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Amoako Atta jumps ahead of Parliament; stops road tolls without 2022 budget approval

The Minister of Roads and Highways has shockingly rushed to direct the immediate discontinuation of toll collection on all public roads and bridges across the country.

Kwasi Amoako Atta’s directive came hours after the Finance Minister presented the 2022 budget statement and economic policy to be pursued next year by the Akufo-Addo government.

Interestingly, Parliament is yet to debate the government’s decision to scrap the road toll throughout the country, a good source of revenue into the state kitty.

Government is now targeting Mobile Money transactions to raise revenue according to the Finance Minister Ken Ofori-Atta who announced the scrapping of tolls on all public roads yesterday.

The statement signed by Amoako-Attah is to take effect from Thursday, November 18, 2021, at 12:00am.

“The Ministry of Roads and Highways hereby directs the cessation of the collection of road and bridge tolls at all locations nationwide.”

He stated that Police personnel from the Motor Traffic and Transport Department (MTTD) are to be stationed at various toll booths to provide security.

Meaning the toll booths are now going to serve as police barriers to inconvenience road users.

In the meantime, the statement has urged motorists to obey the instructions of the security agents.

“The motoring public will be advised of further measures in due course”, the release further said.

Mr. Ofori-Atta, before Parliament on Wednesday, claimed that the Akufo-Addo government has observed that toll booths are doing more harm than good, hence the need to remove them.

He claimed, toll booths cause heavy traffic and negatively impact productivity.

The decision is to take effect with the approval of the budget.

“To address these challenges, the government has abolished all tolls on public roads and bridges. This takes effect immediately after the budget is approved,” the Finance Minister said.

He noted that persons manning the various toll booths will be reassigned by the government.

Those collecting the tolls are employees of private companies and it’s unclear what parting arrangements the government has made with them ahead of this decision.

Again, it’s unclear how many workers, including some 74 persons with disability (PWDs) recruited in 2017 to work at toll booths across the country, will lose their jobs from this decision.

Ahead of the budget reading, there were speculations that the government may increase road tolls as it seeks to raise domestic revenue.

Some also suggested the removal of the tolls to be replaced with a one-time payment at the point of vehicle road-worthy renewals.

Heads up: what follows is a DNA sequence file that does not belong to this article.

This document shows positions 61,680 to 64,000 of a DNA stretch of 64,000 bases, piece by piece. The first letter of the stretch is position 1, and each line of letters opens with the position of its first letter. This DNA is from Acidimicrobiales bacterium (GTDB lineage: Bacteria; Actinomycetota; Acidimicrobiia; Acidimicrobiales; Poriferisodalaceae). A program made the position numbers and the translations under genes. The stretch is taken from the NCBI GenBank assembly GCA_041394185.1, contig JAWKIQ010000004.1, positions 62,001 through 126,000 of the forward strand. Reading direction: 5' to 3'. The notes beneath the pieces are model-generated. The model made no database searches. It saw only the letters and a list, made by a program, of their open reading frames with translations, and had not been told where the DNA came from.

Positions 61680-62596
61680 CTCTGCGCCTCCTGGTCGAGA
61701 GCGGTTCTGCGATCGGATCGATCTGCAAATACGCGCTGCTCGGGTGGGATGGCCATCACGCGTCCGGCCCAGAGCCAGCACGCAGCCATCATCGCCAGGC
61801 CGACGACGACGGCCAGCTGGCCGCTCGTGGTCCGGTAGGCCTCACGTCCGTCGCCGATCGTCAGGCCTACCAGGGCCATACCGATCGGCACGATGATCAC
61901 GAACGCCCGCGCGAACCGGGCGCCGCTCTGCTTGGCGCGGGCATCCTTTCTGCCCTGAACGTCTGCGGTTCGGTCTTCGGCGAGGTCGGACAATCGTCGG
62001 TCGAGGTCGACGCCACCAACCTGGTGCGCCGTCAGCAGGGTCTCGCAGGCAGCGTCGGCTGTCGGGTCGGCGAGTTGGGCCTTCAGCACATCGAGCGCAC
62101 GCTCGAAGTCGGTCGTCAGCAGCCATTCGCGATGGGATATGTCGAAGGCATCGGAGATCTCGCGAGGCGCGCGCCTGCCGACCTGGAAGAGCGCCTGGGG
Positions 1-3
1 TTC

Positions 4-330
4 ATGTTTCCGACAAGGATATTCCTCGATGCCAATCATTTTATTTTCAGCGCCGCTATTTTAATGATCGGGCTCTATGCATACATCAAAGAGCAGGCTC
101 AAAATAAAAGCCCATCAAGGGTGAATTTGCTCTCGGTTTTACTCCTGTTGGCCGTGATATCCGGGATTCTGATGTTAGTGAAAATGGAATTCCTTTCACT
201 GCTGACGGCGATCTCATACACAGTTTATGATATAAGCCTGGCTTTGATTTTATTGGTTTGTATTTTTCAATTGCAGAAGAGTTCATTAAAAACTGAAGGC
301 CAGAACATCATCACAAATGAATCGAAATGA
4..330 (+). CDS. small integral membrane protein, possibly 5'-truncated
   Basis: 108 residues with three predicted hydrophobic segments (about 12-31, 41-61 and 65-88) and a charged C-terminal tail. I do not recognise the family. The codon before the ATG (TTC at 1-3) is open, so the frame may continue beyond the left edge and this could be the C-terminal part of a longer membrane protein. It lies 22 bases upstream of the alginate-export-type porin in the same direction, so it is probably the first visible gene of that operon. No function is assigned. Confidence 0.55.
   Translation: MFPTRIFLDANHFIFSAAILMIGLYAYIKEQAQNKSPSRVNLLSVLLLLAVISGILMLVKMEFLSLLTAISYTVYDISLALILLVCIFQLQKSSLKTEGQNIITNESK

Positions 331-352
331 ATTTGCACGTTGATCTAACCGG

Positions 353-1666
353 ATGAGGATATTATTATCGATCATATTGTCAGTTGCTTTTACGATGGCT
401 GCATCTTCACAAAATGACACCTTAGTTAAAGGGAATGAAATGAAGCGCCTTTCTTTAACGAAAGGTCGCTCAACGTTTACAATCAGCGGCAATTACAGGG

The monies raised from tolls are typically meant for fixing and maintaining public roads.

Some have argued that the road tolls have failed to help in improving the state of roads in the country and rather leading to nuisances such as traffic congestion.

Ken Ofori-Atta in presenting the budget said, although the tolls were helping in fixing and maintaining roads, the benefits of not having them currently outweighs their purpose.

“Our roads need fixing. Our roads are being fixed. It is true that more roads have been fixed and are being fixed over the last five years than any relative period in the entire history of our nation. We even want to do a lot more and this budget will cater for this. That is why for decades, Government after Government imposed and maintained tolls on some public roads to raise funds for road construction and maintenance.”

“This is the situation in many countries. However, over the years, the tolling points have become unhealthy market centres, led to heavy traffic on our roads, lengthened travel time from one place to another, and impacted negatively on productivity.

The congestion generated at the tolling points, besides creating these inconveniences, also leads to pollution in and around those vicinities,” the Minister said.

Meanwhile, in the absence of the road tolls, the government has introduced an electronic transaction levy of 1.75 percent on MoMo and other electronic transactions.

It has also announced a 15 percent increase in the cost of all government services.

Many have suggested that the government is playing mind games with the people and will bring back the road tolls by having DVLA collect it at the point of vehicle examination and licensing.

Some Kumasi commercial transport operators have described scrapping road tolls as irrelevant and rather want fuel prices reduced. They argued that most of them don’t use the tolled roads hence would not benefit from the move.

Others have also suggested that the government is only baiting Ghanaians to support the charges it’s seeking to slap on the mobile money transactions after which the road tolls would be brought back.

Meanwhile, the Minority side in Parliament made of the opposition National Democratic Congress (NDC) has indicated they won’t agree to government taxing MOMO, but many Ghanaians remain skeptical about this promise from the NDC members.

 

 

Source: The Herald

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